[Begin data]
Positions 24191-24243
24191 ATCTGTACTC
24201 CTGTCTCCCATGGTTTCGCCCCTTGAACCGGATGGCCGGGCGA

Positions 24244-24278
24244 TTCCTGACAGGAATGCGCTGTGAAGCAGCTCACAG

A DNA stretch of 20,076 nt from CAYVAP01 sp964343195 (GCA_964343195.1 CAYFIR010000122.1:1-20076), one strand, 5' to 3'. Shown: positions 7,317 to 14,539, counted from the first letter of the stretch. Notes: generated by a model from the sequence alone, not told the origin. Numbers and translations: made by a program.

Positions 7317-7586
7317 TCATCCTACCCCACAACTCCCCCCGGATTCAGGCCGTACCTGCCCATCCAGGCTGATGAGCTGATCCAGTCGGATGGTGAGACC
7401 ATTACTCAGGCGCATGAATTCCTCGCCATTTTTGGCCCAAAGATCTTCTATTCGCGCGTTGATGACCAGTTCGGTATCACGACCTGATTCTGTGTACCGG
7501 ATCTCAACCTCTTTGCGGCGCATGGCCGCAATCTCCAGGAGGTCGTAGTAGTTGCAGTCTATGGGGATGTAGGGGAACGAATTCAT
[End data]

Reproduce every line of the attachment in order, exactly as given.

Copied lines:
Positions 24191-24243
24191 ATCTGTACTC
24201 CTGTCTCCCATGGTTTCGCCCCTTGAACCGGATGGCCGGGCGA

Positions 24244-24278
24244 TTCCTGACAGGAATGCGCTGTGAAGCAGCTCACAG

A DNA stretch of 20,076 nt from CAYVAP01 sp964343195 (GCA_964343195.1 CAYFIR010000122.1:1-20076), one strand, 5' to 3'. Shown: positions 7,317 to 14,539, counted from the first letter of the stretch. Notes: generated by a model from the sequence alone, not told the origin. Numbers and translations: made by a program.

Positions 7317-7586
7317 TCATCCTACCCCACAACTCCCCCCGGATTCAGGCCGTACCTGCCCATCCAGGCTGATGAGCTGATCCAGTCGGATGGTGAGACC
7401 ATTACTCAGGCGCATGAATTCCTCGCCATTTTTGGCCCAAAGATCTTCTATTCGCGCGTTGATGACCAGTTCGGTATCACGACCTGATTCTGTGTACCGG
7501 ATCTCAACCTCTTTGCGGCGCATGGCCGCAATCTCCAGGAGGTCGTAGTAGTTGCAGTCTATGGGGATGTAGGGGAACGAATTCAT